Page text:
Christie’s notched up the biggest sales figures in the art auction industry’s history last year, the firm announced Thursday, with record global sales of $5 billion.
And Chinese collectors continued to increase their prominence in the auction rooms as the number of buyers from China, Taiwan and HK accounted for a fifth of the total.
Sales in 2010 were up 53 percent with the firm selling more than half the world’s works over $50 million, including the most expensive painting ever to sell at auction: Pablo Picasso’s “Nude, Green Leaves, and Bust” for $106.5 million.
The firm also sold notable collections owned by international names such as author Michael Crichton and composer Andrew Lloyd Webber.
“2010 was a record-breaking year and early signs of 2011 indicate that the art market remains buoyant at all levels,” said Steven P. Murphy, CEO of Christie’s International.
“Among the many notable results, the pace of growth in auction, the strength of private sales and increase in online transactions in particular indicate a growing appetite for participation in all forms and formats of art sales.”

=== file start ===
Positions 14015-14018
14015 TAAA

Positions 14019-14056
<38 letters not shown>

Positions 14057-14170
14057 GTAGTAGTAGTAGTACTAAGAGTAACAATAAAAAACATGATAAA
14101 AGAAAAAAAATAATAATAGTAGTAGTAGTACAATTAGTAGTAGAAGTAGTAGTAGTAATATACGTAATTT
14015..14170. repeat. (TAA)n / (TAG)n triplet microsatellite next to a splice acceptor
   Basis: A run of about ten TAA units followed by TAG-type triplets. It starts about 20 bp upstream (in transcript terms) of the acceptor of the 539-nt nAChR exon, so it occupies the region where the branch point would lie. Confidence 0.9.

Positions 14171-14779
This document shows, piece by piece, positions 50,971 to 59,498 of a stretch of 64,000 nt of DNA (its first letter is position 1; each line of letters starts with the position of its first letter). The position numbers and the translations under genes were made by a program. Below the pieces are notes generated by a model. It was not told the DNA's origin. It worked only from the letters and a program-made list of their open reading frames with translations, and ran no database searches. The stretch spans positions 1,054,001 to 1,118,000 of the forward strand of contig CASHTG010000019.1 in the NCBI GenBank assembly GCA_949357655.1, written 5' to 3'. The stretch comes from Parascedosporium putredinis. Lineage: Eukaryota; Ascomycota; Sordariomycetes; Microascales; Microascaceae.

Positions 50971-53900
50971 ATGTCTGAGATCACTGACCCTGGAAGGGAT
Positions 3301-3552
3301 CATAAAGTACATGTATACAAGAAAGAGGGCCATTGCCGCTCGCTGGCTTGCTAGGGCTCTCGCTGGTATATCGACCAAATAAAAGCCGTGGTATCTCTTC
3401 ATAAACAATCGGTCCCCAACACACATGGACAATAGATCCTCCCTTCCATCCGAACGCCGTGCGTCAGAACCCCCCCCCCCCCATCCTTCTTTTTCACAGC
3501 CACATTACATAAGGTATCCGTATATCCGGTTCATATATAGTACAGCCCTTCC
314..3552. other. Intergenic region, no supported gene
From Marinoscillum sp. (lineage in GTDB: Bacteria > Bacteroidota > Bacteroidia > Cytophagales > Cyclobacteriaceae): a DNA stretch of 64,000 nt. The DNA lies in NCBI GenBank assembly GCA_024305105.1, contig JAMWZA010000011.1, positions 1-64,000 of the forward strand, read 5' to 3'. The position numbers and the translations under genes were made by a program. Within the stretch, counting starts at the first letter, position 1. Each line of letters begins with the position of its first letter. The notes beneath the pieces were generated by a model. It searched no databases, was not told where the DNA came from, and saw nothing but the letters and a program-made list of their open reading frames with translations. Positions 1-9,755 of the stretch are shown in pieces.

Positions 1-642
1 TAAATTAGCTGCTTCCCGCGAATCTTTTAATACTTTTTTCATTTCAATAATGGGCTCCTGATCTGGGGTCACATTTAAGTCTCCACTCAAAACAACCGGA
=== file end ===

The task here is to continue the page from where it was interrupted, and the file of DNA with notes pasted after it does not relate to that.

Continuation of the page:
The number of new clients who registered for a sale rose 22.7 percent on 2009 and the number who went on to buy in Christie’s sales increased 13 percent, while 28 percent of buyers bid online.
And Chinese collectors are becoming an ever-increasing presence on the global auction stage, says Christie’s Asia president Francois Curiel.
Around 20 percent of global sales were to clients from China, Hong Kong and Taiwan — up from 16 percent.
“What we are seeing is that Chinese collectors are scanning the catalogues and the fairs worldwide,” he told AFP. “They are buying to bring back to China their treasures and great Chinese works of art.
“It will often be Chinese versus Chinese versus Chinese, with all the European and American collectors being left behind, sometimes not even being able to raise their hand at the auction.”